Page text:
AACR Special Conference: Questions to Be Answered in Ovarian Cancer Research and Treatment
Posted: Monday, April 29, 2019
In October 2017, the American Association for Cancer Research held a special conference, “Critical Questions in Ovarian Cancer Research and Treatment,” in which stakeholders ranging from clinicians and basic-science researchers to patients and advocates participated. The answers—and potential future answers—to the critical questions discussed at the conference were summarized in the journal Cancer. In short, the authors believe that patient outcomes will improve in coming years.
Robert C. Bast, Jr, MD, of The University of Texas MD Anderson Cancer Center in Houston, and colleagues noted that among the most important areas in the ovarian cancer space is earlier detection. “We must improve the sensitivity of panels of biomarkers…possibly utilizing autoantibodies, antigen-autoantibody complexes, and nucleic acids,” the researchers wrote. In terms of early detection, the utility of tracking levels of CA-125 and imaging the ovaries with transvaginal sonography is currently limited.
Another critical need is to develop additional predictive animal models, and to test any new treatment agent or approach in multiple models. Because of the extreme heterogeneity of ovarian cancers, “each [model] may reflect the genotype and phenotype of only a single patient,” the team pointed out.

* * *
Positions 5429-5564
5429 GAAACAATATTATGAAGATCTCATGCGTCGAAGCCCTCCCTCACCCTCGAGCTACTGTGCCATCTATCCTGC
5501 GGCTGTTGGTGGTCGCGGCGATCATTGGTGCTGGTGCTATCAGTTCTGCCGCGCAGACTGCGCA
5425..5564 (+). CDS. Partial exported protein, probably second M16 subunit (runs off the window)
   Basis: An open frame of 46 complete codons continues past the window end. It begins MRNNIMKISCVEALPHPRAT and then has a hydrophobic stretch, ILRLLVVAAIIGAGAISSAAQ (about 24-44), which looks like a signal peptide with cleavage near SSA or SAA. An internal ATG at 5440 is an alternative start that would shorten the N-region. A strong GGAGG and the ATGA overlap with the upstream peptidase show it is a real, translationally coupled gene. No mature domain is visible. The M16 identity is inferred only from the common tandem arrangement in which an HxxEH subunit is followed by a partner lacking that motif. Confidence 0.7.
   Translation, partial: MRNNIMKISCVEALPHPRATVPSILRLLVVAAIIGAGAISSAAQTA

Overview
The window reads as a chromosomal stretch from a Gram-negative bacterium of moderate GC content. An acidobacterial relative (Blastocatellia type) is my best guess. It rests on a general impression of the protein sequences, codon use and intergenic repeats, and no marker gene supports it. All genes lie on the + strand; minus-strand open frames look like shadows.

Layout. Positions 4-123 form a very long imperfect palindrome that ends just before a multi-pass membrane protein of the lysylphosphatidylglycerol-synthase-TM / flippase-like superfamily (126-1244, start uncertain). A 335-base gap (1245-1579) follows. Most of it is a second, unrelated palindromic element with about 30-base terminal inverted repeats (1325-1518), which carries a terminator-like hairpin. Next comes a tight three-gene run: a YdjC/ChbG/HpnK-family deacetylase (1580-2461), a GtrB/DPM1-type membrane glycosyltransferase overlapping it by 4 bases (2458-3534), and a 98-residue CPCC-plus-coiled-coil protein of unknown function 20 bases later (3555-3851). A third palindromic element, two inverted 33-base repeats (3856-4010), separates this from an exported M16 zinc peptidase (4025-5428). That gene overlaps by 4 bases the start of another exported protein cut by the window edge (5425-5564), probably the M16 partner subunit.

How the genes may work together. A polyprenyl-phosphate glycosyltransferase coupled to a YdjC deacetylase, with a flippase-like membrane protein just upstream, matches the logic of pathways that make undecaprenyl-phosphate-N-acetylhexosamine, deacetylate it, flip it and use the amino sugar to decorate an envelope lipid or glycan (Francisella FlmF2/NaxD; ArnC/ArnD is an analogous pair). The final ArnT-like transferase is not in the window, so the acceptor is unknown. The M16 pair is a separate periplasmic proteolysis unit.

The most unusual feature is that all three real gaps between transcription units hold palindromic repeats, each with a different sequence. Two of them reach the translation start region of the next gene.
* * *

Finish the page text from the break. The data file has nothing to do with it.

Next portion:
Again related to heterogeneity—that of immune infiltrates in tumor tissue—is the currently low (10%–15%) response rate in ovarian cancer to immunotherapy with immune checkpoint inhibitors. Dr. Bast and co-investigators stressed that hopefully novel approaches would overcome these cancers’ immunosuppressive microenvironment. The newer treatments, they wrote, will “present autologous tumor-associated antigens more effectively and [will] administer genetically engineered [chimeric antigen receptor] T cells.”
Disclosure: The study authors’ disclosure information may be found at onlinelibrary.wiley.com.